As a child of the '80s I was able to enjoy a lot of great toy properties in my youth. It was the golden age of the action figure that paved the way for the technology seen in the '90s and '00s. While today's toys are engineered at far superior levels, there really aren't any new properties that manage to surpass the classics, which is probably why companies keep revisiting (and improving) older characters and licenses. Fans of Star Wars, G.I. Joe, Masters of the Universe, superheroes from both DC and Marvel, along with Transformers, have enjoyed updated toys of classic characters from those properties for most of the last decade, but 2012 proves that the trend of revitalizing old properties will continue. Case in point, no less than three '80s/early '90s properties are reappearing on store shevles (and online) with updated, classic versions of their characters: Teenage Mutant Ninja Turtles (by Play Mates), Voltron (by Mattel) and the ThunderCats!
Bandai/ 6" Scale
$14.99 - 17.99
The T-cats are coming to us thanks to Bandai on the strength of a new animated series, while those redesigned characters are cool, I'm only interested in the classic versions. The ThunderCats Classic line was first released last Summer in 8" scale (Lion-O and Tigra comprising the first and only wave) which turned a lot of collectors off, but was met with mostly positive reviews. However, Bandai heard the outcry from fans for a 6" scale and decided to relaunch the line in the smaller size. I never picked up the eight inch figures, but was all for them in the new scale.
Lion-O features a highly-detailed sculpt that doesn't have to rely on paint to create his costume. Unlike the 8" version, the six inch figure has a seriously pissed off face sculpt and I can dig it. There are plenty of defined muscle groups all over his body and Bandai even sculpted the upper leg muscle (sorry, I failed Anatomy 101) to extend over his hip section, the same with his pointy boots. There are a couple of things that bother me about the sculpt, though. First, his shoulders seem too big for him and inadvertently make his arms look a bit scrawny. Second, his hips extend just a bit too far out from his pelvis, which further throws off his proportions. These two problems combined make his torso seem too small, although it's really perfectly matched with his legs and arms.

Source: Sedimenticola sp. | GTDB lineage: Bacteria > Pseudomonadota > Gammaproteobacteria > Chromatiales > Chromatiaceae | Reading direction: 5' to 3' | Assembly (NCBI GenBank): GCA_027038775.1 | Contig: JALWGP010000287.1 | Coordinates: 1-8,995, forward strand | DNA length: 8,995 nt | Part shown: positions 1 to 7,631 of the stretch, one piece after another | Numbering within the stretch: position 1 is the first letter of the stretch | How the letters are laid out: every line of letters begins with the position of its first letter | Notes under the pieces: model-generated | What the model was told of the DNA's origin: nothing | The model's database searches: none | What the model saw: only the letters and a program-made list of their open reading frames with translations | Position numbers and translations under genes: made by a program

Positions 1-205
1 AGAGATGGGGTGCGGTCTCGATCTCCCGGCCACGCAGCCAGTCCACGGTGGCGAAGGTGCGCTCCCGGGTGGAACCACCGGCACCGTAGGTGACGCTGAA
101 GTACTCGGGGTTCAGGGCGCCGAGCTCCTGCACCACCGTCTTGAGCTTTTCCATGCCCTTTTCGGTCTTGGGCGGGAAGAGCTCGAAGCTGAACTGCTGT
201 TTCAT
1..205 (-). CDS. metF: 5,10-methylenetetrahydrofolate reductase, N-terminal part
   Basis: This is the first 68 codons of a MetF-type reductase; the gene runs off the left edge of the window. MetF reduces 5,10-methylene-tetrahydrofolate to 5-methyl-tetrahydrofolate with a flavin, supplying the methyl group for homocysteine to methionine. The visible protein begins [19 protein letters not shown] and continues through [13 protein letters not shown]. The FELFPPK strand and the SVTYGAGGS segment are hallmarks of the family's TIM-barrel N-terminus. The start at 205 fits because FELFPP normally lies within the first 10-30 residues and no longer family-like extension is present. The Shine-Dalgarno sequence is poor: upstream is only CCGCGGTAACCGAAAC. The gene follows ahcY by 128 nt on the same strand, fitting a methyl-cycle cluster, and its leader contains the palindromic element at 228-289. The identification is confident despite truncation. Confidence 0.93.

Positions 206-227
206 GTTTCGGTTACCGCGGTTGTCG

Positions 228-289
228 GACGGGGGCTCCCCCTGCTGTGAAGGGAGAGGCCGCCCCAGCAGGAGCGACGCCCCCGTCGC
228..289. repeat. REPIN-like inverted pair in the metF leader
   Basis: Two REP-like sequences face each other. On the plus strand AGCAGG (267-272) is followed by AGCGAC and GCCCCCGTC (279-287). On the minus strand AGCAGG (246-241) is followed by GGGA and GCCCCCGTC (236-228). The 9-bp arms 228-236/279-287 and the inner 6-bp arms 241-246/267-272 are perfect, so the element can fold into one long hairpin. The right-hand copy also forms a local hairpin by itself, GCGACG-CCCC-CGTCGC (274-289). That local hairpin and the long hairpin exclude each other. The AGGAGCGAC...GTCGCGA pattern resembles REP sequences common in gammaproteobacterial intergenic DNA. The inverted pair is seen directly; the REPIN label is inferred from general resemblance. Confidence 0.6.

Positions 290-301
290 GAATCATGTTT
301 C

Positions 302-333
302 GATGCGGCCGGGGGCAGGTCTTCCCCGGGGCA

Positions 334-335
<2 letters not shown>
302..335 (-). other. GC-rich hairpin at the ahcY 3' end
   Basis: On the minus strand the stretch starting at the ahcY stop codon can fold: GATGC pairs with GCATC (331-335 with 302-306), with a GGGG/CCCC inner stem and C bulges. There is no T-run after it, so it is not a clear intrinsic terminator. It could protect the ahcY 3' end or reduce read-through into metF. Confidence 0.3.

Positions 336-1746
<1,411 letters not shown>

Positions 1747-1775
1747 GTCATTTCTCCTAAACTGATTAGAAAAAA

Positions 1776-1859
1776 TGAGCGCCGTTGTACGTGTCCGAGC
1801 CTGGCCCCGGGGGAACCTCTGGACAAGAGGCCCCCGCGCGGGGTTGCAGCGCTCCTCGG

A major sore spot amongst other reviewers are the six visible screws on his back holding his shoulders and torso together. While I can agree that it is ugly, it doesn't bother me as much as it seems to bother others because I mostly pose my figures facing forward. Lastly is an issue that was present on the 8" line and the modern 6" line (and I believe on the 4" figures, too), which is the mismatched peg color on his ankles. For some reason, Bandai didn't mold the piece connecting the lower leg to the feet in the same dark blue used for his boots. Annoyingly, they used the same color plastic as his orange skin. That seems really amateurish to me and consider it uglier than the screws on his back.
Lion-O includes a plenty of accessories: "dagger" of Omens, sword of Omens, claw shield with hip attachment, gripping hands and a pair of open hands (pictured in the turnaround shots above). The shortened version of the Sword of Omens (or dagger) can holster into the claw shield. It's a tight fit, but you can get it all the way in there [that's what she said - Ed.] and even works while he's "wearing" it. The claw shield doesn't actually fit over Lion-O's hand, instead it replaces his hand, plugging on to the ball joint on his wrist. As such it's able to rotate freely around his forearm.
Bandai included a removable hip attachment that plugs into a hole over Lion-O's left hip. The attachment features a ball end which fits into the shield just like Lion-O's wrist joint. I'm glad he includes this piece as it essentially allows him to store all his weapons (except, of course, the full-length sword) on his person, however the shield does jut out significantly when it's on his hip. This is much more apparent when the dagger is sheathed, making it a bit awkward for his left arm. You can pivot the hip attachment around a bit and more-or-less work his arm into a natural looking pose.